More than a quarter of a billion people in the world have peripheral artery disease (PAD), with poorer countries disproportionately affected, the first global analysis of the disease found.
The global prevalence of PAD increased by 24% from 2000 to 2010, from 164 million to 202 million, according to Gerald Fowkes, BSc, MBChB, from the Centre for Population Health Sciences at the University of Edinburgh in Scotland, and colleagues.
The AHA endorsed the most commonly used threshold of 0.90 or less for peripheral arterial disease detection, although it noted that the American Diabetes Association has proposed minor modifications of the criterion for diabetes patients based on observational study findings.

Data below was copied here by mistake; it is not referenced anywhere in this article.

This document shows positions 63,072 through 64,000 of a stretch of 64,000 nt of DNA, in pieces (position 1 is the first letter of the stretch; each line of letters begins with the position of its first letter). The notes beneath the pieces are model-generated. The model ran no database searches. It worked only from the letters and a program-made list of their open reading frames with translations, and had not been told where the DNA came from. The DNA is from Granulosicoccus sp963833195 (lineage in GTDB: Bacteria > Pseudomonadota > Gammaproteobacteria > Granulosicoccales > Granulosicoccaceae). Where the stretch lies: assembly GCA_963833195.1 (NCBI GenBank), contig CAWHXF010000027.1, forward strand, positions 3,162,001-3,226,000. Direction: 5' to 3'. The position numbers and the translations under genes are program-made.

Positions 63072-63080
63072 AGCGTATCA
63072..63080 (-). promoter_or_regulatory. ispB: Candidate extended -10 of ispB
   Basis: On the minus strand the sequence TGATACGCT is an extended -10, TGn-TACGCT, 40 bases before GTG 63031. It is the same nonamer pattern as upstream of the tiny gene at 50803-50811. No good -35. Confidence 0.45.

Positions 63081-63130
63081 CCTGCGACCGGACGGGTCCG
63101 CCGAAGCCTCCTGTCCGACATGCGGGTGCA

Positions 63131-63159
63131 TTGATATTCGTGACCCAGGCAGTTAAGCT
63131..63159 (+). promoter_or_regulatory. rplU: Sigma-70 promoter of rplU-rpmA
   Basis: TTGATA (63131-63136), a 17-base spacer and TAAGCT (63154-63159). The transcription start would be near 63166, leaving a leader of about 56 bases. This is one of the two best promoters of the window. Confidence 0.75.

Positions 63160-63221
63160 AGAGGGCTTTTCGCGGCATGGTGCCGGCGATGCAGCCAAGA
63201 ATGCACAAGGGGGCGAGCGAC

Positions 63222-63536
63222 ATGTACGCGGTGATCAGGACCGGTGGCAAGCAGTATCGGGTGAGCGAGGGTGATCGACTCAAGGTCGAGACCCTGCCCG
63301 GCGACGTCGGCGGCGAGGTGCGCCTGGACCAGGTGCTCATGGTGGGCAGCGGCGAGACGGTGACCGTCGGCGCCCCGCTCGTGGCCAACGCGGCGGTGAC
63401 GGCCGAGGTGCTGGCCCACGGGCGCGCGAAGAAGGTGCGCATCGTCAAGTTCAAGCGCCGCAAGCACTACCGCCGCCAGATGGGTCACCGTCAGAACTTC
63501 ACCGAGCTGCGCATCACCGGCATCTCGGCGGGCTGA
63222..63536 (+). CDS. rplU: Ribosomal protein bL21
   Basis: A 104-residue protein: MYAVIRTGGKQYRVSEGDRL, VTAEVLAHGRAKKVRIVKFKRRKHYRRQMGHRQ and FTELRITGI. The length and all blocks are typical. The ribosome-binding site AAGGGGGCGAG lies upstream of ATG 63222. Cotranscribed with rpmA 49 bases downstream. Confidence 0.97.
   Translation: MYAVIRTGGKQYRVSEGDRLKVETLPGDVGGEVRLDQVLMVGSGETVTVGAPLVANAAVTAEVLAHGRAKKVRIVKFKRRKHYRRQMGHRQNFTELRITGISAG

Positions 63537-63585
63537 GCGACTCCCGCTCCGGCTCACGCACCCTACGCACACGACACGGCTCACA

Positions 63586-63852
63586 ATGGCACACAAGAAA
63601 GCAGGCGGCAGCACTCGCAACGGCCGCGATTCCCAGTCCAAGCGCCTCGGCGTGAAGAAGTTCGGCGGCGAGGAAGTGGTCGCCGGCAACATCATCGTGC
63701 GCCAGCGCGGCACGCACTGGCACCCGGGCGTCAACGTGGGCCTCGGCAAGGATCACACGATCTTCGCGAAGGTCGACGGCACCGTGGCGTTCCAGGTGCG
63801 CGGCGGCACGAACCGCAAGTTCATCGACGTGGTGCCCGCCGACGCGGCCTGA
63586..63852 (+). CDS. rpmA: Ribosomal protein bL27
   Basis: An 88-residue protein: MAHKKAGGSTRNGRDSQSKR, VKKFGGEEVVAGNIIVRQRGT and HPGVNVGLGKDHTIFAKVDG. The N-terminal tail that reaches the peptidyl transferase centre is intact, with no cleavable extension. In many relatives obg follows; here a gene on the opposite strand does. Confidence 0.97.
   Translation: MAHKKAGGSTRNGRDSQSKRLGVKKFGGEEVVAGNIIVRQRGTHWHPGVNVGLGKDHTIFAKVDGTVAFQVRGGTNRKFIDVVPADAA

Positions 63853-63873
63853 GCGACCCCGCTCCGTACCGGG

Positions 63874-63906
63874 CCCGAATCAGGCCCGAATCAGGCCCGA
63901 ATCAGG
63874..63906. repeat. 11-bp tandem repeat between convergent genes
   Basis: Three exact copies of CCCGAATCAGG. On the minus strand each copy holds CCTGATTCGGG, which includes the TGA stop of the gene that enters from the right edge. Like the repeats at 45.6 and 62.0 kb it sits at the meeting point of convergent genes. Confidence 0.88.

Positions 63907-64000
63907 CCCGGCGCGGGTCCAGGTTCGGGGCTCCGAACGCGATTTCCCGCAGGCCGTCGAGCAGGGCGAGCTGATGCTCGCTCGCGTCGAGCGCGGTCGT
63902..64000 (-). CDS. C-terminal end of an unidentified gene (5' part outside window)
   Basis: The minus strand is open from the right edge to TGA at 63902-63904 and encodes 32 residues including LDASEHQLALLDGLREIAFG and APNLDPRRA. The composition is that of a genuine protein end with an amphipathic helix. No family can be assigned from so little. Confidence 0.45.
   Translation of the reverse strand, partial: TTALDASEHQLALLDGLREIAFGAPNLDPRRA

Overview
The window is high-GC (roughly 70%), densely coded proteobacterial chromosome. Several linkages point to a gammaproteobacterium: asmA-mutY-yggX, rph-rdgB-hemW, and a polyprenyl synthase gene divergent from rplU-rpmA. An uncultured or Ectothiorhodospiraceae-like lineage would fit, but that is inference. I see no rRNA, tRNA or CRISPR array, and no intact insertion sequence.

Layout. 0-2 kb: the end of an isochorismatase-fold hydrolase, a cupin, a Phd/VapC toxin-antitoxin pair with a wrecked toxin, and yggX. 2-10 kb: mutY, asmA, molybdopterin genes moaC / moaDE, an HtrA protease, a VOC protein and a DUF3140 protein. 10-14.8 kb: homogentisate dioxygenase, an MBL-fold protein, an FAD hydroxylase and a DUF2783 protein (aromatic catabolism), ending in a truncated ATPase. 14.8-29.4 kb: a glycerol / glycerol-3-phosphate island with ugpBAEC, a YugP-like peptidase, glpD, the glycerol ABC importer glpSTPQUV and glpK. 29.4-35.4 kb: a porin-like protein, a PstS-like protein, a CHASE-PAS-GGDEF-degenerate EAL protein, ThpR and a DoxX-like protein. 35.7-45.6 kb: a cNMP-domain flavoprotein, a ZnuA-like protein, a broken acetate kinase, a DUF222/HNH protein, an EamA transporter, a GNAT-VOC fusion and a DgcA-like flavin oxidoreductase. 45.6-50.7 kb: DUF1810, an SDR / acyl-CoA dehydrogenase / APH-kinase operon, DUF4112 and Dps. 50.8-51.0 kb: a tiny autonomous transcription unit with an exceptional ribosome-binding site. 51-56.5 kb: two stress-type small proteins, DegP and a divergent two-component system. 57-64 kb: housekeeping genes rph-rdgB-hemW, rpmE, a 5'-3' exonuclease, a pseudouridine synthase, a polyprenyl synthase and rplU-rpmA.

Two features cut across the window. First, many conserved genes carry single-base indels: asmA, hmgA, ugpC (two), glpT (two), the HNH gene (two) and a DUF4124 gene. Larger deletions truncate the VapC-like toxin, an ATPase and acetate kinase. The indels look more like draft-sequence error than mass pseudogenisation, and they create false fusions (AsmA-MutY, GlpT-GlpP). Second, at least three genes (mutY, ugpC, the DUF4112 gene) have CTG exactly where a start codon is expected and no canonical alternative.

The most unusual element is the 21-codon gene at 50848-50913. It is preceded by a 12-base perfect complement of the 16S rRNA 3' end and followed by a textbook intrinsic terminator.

Another fine CME article from JAAPA.
A proximal location significantly increases the risk of poor outcomes in peripheral arterial disease (PAD), independent of risk factors and comorbidities, a review of records on 400 patients showed.
Proximal (aortoiliac) involvement tripled the risk of cardiovascular events compared with distal disease. The findings contrast with evidence of poorer limb prognosis in patients with distal PAD, according to an article published online in the Journal of the American College of Cardiology.